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Fear on the Floor Ahead of Jobs Report

Adam Jeffery | CNBC

Initial jobless claims may have hit a five-year low this morning, but there's a lot of fear about Friday's jobs report. Estimates have been coming down, and no one seems to believe there could be an upside surprise, or if there is it will be revised downward.

Bears are already saying this could be the report that finally forces the markets to take a breather. They're already scouring the markets for signs of technical breakdowns: The Dow Transports, for example, peaked in March and has seen a series of lower highs for the past six weeks. The small-cap Russell 2000 also peaked in March.

The bottom line is that the S&P 500 is up 10 percent this year. Despite all the concern about low-growth and high-profile earnings misses like Merck, earnings growth so far is about 4 percent for the S&P 500, with revenue growth about half that. I've said this before: With the Federal Reserve continue to backstop markets, investors seem to be happy with earnings growth of roughly 5 percent.

(Read More: Should Investors Fear the Fearless Market?)


Elsewhere:

1) Higher prices! Did you notice that several companies beat forecasts and/or raised guidance because they were able to raise prices? Consider:

a) HMO giant Cigna reported earnings and revenue well above estimates, and raised its full-year forecast. The key driver: Premiums are going up.

b) Marriott beat on the top and bottom line because it was able to raise room rates.

c) Avis Budget beat because it was able to charge higher rental rates in North America.

d) Insurance companies have had an excellent season ... because premiums are going up. Take Travelers, which reported excellent earnings last week, largely on the premium increases. Tell me about it: My homeowners insurance went up 25 percent this year. Really.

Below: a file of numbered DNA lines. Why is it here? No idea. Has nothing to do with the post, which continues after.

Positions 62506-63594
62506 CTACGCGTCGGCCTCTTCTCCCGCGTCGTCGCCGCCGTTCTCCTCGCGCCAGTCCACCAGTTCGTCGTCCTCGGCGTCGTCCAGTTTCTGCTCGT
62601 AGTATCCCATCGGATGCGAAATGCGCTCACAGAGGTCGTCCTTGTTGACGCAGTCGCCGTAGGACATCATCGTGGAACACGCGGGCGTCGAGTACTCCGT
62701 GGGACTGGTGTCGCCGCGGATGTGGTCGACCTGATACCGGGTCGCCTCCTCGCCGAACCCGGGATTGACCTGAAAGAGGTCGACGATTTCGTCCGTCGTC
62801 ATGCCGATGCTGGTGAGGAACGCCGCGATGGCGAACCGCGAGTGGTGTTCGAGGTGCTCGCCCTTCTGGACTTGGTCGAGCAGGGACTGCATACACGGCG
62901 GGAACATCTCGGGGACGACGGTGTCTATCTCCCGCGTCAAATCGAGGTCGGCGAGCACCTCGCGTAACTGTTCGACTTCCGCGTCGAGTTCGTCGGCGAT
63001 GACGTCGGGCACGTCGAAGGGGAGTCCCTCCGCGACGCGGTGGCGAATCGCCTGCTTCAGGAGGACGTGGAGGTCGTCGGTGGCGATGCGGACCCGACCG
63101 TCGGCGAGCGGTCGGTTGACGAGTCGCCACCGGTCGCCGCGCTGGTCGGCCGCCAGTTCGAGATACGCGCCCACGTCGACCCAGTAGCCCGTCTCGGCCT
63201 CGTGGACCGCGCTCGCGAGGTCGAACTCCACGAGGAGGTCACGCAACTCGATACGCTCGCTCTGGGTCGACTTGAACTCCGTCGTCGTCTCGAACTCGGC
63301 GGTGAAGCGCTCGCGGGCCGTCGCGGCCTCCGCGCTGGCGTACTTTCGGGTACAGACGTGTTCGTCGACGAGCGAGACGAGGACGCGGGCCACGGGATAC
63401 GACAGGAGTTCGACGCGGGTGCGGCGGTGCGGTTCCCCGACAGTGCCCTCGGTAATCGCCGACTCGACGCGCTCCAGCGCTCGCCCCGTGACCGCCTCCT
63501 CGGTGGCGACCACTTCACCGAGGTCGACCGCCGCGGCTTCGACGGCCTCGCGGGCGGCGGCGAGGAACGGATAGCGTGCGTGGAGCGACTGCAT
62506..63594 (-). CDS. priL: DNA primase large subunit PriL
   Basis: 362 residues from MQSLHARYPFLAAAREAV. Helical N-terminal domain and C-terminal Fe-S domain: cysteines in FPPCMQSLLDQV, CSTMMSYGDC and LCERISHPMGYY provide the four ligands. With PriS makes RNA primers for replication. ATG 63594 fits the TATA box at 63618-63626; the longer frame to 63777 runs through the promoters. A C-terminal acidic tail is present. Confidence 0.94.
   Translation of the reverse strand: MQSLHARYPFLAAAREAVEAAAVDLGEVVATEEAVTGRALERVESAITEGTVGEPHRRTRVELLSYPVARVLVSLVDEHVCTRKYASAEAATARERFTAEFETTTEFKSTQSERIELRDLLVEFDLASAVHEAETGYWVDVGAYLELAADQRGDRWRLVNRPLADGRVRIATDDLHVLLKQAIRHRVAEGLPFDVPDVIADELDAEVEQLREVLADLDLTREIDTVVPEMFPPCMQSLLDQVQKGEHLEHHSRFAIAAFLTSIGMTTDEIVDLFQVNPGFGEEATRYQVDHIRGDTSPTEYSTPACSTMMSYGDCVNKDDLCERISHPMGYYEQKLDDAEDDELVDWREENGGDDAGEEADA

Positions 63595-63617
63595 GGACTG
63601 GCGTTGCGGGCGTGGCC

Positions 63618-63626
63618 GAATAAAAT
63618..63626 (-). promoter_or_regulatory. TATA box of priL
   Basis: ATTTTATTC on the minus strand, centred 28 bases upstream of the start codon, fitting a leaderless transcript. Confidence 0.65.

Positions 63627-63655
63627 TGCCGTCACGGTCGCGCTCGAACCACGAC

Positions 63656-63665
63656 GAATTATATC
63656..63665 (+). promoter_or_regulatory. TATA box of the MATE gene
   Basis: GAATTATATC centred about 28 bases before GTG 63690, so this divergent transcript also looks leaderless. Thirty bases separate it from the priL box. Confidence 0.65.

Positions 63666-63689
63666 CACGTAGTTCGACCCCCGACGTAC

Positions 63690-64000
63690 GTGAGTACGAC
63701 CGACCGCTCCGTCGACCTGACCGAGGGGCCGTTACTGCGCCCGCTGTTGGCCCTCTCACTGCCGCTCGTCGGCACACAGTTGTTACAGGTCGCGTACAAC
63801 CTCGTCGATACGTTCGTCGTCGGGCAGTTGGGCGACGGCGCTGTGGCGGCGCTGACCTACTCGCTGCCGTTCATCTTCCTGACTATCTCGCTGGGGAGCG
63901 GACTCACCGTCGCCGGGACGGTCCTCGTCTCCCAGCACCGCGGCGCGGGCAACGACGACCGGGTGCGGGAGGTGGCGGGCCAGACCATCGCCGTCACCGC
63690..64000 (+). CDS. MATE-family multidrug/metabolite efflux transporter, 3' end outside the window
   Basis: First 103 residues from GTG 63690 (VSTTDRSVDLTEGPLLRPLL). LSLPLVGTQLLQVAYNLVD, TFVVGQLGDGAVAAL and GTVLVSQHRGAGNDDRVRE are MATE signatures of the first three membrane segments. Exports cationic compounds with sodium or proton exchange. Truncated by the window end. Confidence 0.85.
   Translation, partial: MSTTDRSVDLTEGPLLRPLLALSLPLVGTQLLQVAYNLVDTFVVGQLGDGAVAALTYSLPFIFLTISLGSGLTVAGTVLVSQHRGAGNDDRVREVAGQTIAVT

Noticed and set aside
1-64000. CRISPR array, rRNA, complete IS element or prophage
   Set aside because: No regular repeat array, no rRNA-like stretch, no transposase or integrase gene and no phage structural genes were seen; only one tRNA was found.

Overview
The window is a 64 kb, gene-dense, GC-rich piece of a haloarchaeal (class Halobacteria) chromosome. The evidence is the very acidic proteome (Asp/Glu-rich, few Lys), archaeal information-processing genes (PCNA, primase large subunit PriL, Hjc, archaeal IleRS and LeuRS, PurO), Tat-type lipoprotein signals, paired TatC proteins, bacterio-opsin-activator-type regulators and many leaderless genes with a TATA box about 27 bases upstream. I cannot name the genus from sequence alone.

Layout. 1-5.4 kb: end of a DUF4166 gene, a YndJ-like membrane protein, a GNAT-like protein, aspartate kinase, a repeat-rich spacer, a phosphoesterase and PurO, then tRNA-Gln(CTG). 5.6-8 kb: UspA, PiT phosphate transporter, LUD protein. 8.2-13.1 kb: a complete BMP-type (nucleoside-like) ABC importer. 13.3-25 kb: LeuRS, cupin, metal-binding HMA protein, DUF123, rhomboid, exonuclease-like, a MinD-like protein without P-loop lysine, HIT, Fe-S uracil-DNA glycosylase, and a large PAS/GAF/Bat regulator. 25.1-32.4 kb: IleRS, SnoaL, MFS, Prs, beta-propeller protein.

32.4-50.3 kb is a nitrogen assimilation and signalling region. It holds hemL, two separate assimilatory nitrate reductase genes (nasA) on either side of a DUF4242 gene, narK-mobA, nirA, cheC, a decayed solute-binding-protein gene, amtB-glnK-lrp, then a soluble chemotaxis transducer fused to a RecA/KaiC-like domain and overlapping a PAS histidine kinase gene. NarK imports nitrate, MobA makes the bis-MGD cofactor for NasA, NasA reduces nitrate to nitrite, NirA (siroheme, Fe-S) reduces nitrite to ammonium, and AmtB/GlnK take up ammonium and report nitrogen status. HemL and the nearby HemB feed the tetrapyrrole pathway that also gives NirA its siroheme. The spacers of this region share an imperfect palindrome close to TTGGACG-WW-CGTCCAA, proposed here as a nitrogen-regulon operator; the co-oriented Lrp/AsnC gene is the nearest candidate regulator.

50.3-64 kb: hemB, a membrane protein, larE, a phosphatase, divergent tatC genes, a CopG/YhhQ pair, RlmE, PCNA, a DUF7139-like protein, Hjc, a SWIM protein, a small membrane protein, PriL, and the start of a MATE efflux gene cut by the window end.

2) NYSE IPO: The initial public offering of ING U.S. (symbol "VOYA"), the wholly owned subsidiary of Dutch banking giant ING, met with a mixed reception: Pricing more shares than expected (65.2 million vs. the 64.2 million expected) but at a lower price ($19.50 a share, below the $21 to $24 a share price talk). Huh?

This happened because the company specifically stated it needed to get $600 million (net, after expenses) as part of a recapitalization plan for the parent company. The parent company sold 38.5 million shares, the rest was new stock. So if investors wanted a lower price (they did), the company had to raise the shares offered.

3) What's up with defensive companies missing? Swiss drug company Sanofi, the latest drug company to miss, joining Pfizer and Merck, as well as Procter & Gamble. Sanofi cited pricing pressure, lost patent protection, and weakness in Europe.

By CNBC's Bob Pisani

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  • A CNBC reporter since 1990, Bob Pisani covers Wall Street from the floor of the New York Stock Exchange.

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